POS RAM scraping is a software methodology for stealing credit card data. After the merchant swipes the credit card, the data on the card temporarily resides in plain-text format in the POS software’s process memory space in random access memory (RAM). The magnetic stripe on the back of the credit card contains three data tracks. Credit cards use the first two. When the credit card is swiped, data from these tracks are read into the POS software’s process memory.

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POS RAM scraper malware retrieves a list of running processes on the victim machine, loads each process’s memory space in RAM, and searches for the credit card data residing there. The malware scrapes the payment-card data from RAM and exfiltrates it to the cybercriminals. The stolen tracks’ data can be used to physically clone the credit card or can be used in fraudulent card-not-present transactions, meaning online purchases.

Promoting Data Security beyond Compliance

POS data security can no longer be a checkmark on an audit to-do list. It has become a business driver—an integral component of business operations. Proactivity is a must because every business that possesses or processes credit card payments is a target for POS data theft.

To effectively protect against POS RAM scraper attacks, businesses need to protect all aspects of their operating environments, not just the POS systems. Attackers can gain initial entry into the corporate network using compromised credentials or via phishing emails. From there, they can locate the POS systems and infiltrate them.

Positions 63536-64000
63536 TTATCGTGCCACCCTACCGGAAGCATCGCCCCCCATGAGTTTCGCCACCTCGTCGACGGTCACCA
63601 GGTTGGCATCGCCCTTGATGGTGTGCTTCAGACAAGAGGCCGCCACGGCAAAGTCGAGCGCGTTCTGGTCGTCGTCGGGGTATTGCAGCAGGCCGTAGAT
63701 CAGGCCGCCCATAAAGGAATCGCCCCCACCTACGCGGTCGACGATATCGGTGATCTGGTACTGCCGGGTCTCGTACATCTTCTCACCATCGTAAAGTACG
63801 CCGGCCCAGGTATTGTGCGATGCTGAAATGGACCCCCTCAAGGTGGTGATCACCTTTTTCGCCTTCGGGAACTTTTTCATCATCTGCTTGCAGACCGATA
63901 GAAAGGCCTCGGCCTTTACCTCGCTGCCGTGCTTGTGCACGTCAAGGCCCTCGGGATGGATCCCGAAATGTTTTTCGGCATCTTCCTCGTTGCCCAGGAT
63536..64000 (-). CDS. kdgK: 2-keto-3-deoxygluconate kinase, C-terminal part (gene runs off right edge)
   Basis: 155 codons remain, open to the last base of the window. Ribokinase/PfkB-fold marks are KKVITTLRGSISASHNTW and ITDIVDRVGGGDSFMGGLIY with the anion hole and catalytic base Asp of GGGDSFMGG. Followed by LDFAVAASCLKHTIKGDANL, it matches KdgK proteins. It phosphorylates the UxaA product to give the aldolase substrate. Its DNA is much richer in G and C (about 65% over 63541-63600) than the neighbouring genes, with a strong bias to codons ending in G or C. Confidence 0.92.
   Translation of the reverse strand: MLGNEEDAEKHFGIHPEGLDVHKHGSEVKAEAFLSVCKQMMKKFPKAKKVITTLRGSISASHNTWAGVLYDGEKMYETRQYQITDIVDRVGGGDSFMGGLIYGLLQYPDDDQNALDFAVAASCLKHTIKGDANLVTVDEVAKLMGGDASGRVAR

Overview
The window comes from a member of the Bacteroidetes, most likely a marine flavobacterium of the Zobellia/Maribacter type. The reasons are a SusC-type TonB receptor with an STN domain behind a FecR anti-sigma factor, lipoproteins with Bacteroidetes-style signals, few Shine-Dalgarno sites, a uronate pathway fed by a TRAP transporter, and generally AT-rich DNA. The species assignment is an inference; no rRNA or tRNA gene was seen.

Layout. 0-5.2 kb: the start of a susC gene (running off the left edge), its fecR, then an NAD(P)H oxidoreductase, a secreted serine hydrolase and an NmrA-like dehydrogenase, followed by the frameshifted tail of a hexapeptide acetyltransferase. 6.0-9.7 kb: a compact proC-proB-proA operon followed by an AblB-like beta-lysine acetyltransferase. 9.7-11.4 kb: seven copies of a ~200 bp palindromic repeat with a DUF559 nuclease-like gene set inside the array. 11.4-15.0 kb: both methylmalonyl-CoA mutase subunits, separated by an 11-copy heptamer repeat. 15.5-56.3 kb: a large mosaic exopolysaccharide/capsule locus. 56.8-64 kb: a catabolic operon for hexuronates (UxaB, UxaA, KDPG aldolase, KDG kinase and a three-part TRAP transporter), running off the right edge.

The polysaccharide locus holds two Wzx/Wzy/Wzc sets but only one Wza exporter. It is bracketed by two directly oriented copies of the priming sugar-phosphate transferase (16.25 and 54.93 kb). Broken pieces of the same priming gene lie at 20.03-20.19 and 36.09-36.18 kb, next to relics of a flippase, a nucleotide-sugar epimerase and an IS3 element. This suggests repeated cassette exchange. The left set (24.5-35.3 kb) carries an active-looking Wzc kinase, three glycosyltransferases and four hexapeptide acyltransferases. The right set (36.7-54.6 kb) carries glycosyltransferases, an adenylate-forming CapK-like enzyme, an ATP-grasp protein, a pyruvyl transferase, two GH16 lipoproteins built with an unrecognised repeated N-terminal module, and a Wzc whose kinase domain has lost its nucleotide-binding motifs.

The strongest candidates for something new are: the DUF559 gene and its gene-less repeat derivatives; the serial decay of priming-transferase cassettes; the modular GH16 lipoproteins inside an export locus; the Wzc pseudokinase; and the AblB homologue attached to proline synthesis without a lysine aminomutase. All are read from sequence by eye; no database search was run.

The key to setting up a strong defense is to understand the nature of the threat. In the case of POS RAM scrapers, this means understanding the malware’s attack chain. Through countless hours of research, security analysts have been able to see trends and patterns on how these attacks persist and, ultimately, the success that they have in stealing sensitive data.

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As companies formulate defense strategies, they should keep in mind the following:

  • Size of the organization—Large organizations have complex networks with thousands of connected devices, multiple locations, and so on. Data security solutions must be scalable, should be able to defend complex networks, and must be centrally managed.
  • Costs—Data security solutions can become expensive, especially when the organization requires multi-tiered defenses. Businesses should factor in the costs of in-house and/or externally contracted IT services required to manage the deployed security solutions.
  • Multi-platform support—Many businesses support several major operating system (OS) platforms in their operating environments, so security solutions must be able to protect all of them and provide centralized management of the protected devices.
  • Bring your own device (BYOD)—Organizations are increasingly moving toward implementing BYOD policies as a means of cutting costs and giving employees flexibility. BYOD policies introduce new challenges regarding securing employee-owned devices that are accessing the organization’s resources.

Consumers and end users will also have to adopt a “shared-security” attitude. This includes taking steps to ensure that their BYOD devices are protected. As we move to a more frictionless form of payment capability, we must ensure that the devices that we enable to carry out these payment transactions are pristine. We will also have to embrace multi-factor and biometric capabilities to help thwart future attacks.